November 18, 2011
The Weeklies #194
The Weekly Affliction. Traffic. It's awful around here. Worse than ever. Yesterday alone I had a day long meeting at a client's place. It was 30 miles from my house. I spent four hours in my car getting there and back. Seriously. I could have been at the beach in less than that time. Which would be appealing if it wasn't so damn cold.
The Weekly Read. I've been busy this week and incredibly bibliographically negligent.
The Weekly Music. My friend Scott and I revisited a Robert Plant performance captured on NPR. It is a fantastic testament to the maturation of a rock and roller. You should really give it a listen.
The Weekly Special Day. Beth's birthday was on Monday. That's an incredibly special day if you ask me.
The Weekly Dead Movement. Occupy Wall Street. Okay, it might not be officially dead. There are some die-hards hanging on to the movement for dear life and I admire them. But we're clearly on a downward slope here, right?
The Weekly Schadenfreude. Conrad Murray - Michael Jackson's medical bitch - was convicted of manslaughter. The guy fucked up in a major way - I don't dispute that - but we all know Jackson was pretty hell-bent on his own destruction and probably would have succeeded without Murray's help. That's no excuse. What he did was wrong. But he wasn't in on it alone.
The Weekly Question. Conrad Murray was immediately handcuffed and hauled off to jail. Frankly I don't think he's a threat to others. Nor do I think Lindsay Lohan deserved jail time. Sure, she's an idiot and will never win Woman Of The Year but lockup seems a little unnecessary. Should non-violent offenders really serve jail time?
Posted by Chris at November 18, 2011 7:17 AM
Well, we know Lindsay didn't serve any jail time nor did she do anything that she was supposed to that was part of her "sentence". So on one hand I want to say "no - violent offenders probably shouldn't serve jail time".
On the other hand, if given a "punishment" and they're not going to complete that, and we already know (and if we don't actually know, we are told), there aren't enough disciplinary people to supervise the actions of people on parole what are our other options?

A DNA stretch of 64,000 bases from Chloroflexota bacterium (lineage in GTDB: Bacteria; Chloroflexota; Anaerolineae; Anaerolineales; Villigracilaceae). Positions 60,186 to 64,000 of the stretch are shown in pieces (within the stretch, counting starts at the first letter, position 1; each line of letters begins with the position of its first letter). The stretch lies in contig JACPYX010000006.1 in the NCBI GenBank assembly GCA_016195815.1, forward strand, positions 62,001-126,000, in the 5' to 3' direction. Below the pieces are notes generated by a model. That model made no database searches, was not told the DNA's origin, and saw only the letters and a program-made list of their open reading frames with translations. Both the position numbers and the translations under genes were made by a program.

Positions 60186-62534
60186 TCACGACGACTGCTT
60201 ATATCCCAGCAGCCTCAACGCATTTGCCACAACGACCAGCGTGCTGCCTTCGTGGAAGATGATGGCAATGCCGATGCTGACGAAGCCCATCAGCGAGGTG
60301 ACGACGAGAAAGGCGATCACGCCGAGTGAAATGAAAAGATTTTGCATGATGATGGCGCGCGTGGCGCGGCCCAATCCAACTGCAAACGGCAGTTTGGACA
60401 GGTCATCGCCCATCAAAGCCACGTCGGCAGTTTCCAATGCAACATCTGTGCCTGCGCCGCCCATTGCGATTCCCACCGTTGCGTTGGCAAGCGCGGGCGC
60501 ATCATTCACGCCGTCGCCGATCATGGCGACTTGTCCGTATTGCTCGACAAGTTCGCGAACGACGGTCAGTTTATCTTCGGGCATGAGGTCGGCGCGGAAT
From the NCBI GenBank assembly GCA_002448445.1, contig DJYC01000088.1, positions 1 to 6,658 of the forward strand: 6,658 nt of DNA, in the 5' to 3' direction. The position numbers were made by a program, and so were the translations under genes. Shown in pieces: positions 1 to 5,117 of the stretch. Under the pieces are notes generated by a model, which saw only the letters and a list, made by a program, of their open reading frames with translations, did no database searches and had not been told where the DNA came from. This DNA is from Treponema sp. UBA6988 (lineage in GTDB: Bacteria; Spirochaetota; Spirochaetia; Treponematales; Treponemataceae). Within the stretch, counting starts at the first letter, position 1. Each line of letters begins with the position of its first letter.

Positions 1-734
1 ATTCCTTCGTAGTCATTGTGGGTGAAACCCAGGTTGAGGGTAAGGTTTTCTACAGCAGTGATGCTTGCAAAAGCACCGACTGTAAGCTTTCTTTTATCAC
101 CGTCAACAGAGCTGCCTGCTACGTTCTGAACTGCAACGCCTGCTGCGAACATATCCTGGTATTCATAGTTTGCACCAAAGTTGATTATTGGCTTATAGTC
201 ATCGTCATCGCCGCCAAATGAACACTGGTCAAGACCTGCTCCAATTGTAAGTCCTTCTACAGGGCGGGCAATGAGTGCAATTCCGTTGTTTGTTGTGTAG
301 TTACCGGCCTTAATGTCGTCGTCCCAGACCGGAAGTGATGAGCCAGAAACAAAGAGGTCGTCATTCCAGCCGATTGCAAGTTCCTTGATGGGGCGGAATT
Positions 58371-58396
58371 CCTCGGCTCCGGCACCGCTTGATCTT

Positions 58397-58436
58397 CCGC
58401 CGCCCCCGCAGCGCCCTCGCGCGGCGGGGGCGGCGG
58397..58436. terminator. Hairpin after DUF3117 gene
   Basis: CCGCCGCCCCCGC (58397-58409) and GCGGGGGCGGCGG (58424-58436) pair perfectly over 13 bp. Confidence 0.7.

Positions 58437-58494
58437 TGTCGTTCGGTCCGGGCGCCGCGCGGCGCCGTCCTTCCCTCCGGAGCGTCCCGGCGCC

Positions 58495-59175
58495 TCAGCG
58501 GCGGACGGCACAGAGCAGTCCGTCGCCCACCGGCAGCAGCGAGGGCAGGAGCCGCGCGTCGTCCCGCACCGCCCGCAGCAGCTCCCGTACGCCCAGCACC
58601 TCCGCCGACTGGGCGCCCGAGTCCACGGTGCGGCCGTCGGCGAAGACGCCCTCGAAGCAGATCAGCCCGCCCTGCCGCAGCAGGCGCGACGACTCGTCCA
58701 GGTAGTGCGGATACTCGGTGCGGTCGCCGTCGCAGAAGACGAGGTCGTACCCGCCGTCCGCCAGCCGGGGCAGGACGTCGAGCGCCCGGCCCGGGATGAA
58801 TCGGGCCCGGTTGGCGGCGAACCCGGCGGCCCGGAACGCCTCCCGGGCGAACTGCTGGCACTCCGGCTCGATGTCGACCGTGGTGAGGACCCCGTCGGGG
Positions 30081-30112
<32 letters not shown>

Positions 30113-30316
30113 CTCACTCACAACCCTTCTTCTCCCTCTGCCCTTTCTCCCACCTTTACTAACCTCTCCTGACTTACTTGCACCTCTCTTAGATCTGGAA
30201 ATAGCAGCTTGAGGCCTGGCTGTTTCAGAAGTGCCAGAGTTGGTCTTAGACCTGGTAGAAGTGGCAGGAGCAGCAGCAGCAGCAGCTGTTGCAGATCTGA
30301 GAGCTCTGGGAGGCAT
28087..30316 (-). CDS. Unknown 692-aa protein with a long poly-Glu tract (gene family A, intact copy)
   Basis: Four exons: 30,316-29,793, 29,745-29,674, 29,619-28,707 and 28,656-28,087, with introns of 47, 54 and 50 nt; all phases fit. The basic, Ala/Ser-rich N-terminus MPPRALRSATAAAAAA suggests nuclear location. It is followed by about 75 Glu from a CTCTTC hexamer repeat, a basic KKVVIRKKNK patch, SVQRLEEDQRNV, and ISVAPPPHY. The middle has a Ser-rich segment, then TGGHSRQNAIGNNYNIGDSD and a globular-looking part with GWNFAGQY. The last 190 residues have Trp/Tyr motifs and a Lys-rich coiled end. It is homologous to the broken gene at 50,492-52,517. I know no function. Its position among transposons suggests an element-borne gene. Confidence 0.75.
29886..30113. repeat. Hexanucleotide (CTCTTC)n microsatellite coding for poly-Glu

Personally I think anyone in county or local jails need to be used to clean the highways, sidewalks, parks, trails - whatever. I know in California they do it and we laughed our asses off at the "prisoner" in the black and white striped pants (just like in the movies!) mowing the lawn outside the Pensicola Beach police station next to the public beach. Of course we had to take pictures of him!
Depends. Is it less costly to have them in jail or to have them organized to do service work? If the totals were the same, I'd rather them do service work to give back to society.
Didn't Lindsay Lohan drive drunk/under the influence? What's more violent than hurtling a 2,000 pound vehicle in someone's general direction?
I think a cold day at the beach beats any day at the office.
Your work is 30 miles away? One word for you: bike. Even if you're granny slow, you'll still halve your 2-hour trip, and it's good exercise. Ride faster, and you won't even be cold.
This is by far, one of the best questions you've ever asked. Here's what I think-we're way overcrowded in jails. And worse - the more we pack non-violent offenders with violent offenders, the worse they become. How do you get better when you're in that situation? You don't.
What's the solution? We have that technology. I think it'd be cheaper to have more parole officers and social workers than house criminals 24-7. It's stupid. Also, productive members of society working, in some capability, would be better.
Yes, there might be some problems. But I think it'd be a better solution.